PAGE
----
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Official Website of Lookout Mountain Alabama

The Dekalb County Tourist Association welcomes you to Lookout Mountain Alabama


         


Suggested travels plans to Lookout Mountain 

History of DeKalb County Alabama -  DeKalb County Courthouses and County Seats

 

On January 9, 1835, just 11 days after the signing of the Treaty of New Echota, DeKalb County was created by the Alabama legislature as one of three counties carved from the Cherokee cession of 1835. The early white settlers to the area, most of whom were from South Carolina, gave the county its name in honor of Major General Baron DeKalb, who was killed in South Carolina during the Revolutionary War.

The first officials for DeKalb County were: Robert Hooks, judge of county court; Robert Murphy, sheriff; John Cunningham, clerk of county court; Benjamin F. Green, justice of the peace; and A.H. Lamar, constable.

The first of seven county seats was at Rawlingsville, a community near what is now the northern section of Fort Payne. After a special election, it was moved to Bootsville in Sand Valley. Then in succession, it was moved to Camden, Lebanon, and Portersville.

After five changes in four years, it was agreed to again locate the county seat at Lebanon on the condition that a courthouse and jail be erected there. A two-story brick building was constructed in 1842 on land donated by the Frazier and Dobbs families to serve as the first permanent county courthouse. The building has been renovated several times and owned by a number of different owners, but remains an attractive, historical building.

Lebanon was the center of activity during most of the 38 years it served as the county seat. A post office and a government land office were located there and the county’s first newspaper was published there in 1867 by P.J. Smith. After the Civil War, the railroad played an increasingly significant part in developing the resources of the county. Because most people believed that the county seat should be changed to a town served by the railroad, an election was held to choose between Fort Payne, Brandon (Collbran), and Collinsville. By a three-vote margin, Fort Payne was chosen as the new county seat in 1876, just a few years before the town was to experience an incredible industrial boom and bust during the 1880s coal and iron speculation.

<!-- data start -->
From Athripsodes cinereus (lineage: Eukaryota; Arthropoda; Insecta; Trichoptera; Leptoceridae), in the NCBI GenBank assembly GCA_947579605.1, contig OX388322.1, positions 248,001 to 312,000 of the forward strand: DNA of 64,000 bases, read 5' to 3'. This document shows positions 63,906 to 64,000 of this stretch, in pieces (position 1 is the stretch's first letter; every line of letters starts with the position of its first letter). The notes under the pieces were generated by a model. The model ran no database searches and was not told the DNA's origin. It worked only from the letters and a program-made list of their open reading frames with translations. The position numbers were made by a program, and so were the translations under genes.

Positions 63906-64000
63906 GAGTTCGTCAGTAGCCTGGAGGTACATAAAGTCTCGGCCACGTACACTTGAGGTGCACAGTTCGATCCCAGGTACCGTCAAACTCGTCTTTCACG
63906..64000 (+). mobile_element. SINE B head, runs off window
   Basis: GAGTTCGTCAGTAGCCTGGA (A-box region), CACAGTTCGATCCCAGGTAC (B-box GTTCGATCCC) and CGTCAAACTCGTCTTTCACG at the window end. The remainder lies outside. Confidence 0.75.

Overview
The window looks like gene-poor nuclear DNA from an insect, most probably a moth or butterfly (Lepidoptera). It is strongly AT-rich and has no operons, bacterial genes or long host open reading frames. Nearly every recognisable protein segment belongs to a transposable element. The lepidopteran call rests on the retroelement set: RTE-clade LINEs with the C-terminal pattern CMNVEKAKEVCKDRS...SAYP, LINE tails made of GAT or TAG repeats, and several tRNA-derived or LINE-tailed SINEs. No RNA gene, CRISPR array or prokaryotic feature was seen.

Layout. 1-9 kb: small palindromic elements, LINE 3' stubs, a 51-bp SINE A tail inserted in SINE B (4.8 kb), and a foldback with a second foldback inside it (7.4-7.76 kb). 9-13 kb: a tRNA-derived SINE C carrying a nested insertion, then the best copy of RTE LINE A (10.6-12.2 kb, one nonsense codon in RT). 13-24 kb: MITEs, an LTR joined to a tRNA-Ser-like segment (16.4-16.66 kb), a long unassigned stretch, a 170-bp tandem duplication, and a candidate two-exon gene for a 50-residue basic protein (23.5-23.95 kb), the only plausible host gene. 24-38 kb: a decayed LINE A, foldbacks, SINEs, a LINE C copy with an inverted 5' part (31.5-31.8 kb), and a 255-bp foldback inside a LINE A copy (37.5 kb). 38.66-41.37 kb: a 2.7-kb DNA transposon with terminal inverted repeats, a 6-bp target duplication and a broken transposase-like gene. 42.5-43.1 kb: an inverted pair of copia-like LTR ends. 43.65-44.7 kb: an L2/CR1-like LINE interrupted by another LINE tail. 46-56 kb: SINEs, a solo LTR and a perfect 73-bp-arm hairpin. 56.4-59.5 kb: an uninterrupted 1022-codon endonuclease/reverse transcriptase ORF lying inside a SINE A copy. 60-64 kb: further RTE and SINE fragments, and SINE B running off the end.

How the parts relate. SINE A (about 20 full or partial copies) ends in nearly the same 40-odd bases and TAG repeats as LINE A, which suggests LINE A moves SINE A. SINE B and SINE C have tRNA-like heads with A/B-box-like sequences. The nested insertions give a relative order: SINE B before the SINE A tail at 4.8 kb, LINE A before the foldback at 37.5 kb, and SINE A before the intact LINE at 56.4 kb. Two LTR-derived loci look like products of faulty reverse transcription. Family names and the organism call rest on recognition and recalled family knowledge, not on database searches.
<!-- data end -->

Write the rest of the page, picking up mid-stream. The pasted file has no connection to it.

The first of three courthouses in Fort Payne was built and donated to the county by Dr. A.B. Green in 1876. The masonry work was done by John Napoleon Bonaparte Faulker, assisted by an experienced bricklayer named Dilly Towers. The bricks were made on the grounds, with rabbit hair added to the ingredients. Some of these unusual bricks were purchased by the Oddfellows in 1891 when the second courthouse replaced the original and can still be seen in the old Oddfellows Hall located by the Black Building.

In 1888, a three-year boom period began for Fort Payne, based on heavy New England financial investment in potential coal and iron production. At the peak of the boom, in 1890, the second permanent courthouse was built in Fort Payne. The architectural style was influenced by the New England culture then prevalent. Also of brick, this second structure was much more elaborate than the first and had a large clock tower on top. The clock tower is now located in the Town Square of Collinsville, Alabama.

After 52 years of service, this courthouse was replaced by a new one in 1950. Built of structural concrete and consisting of four floors, the new and present courthouse is located two blocks from the site of the first two.

In 1974 the new courthouse was renovated, with a fifth floor added and an additional circuit courtroom constructed. A public safety annex was constructed nearby to house the sheriff’s office, the jail, and the state troopers. In 1977, this annex was renovated to add quarters for the district judge’s office and courtroom. Minor renovations were made in 1977 and in the early 1990s. (At the beginning of the year 2000 a complete renovation to the facility began, giving it a grand appearance today.)

(This article on DeKalb County Courthouses and County Seats was written by Jim McGee, and appeared in a 1981 edition of Court News, a monthly newsletter published by the Alabama Administrative Office of Courts in Montgomery.)

 

Lebanon Courthouse still stands today in the beautiful Lebanon Valley

The Lebanon Courthouse still stands in the
beautiful Lebanon Valley of Fort Payne.

Built in 1950, this courthouse serves the people of DeKalb County and is located in the county seat of Fort Payne.

This Courthouse that now serves DeKalb County is located
in the county seat of Fort Payne

 


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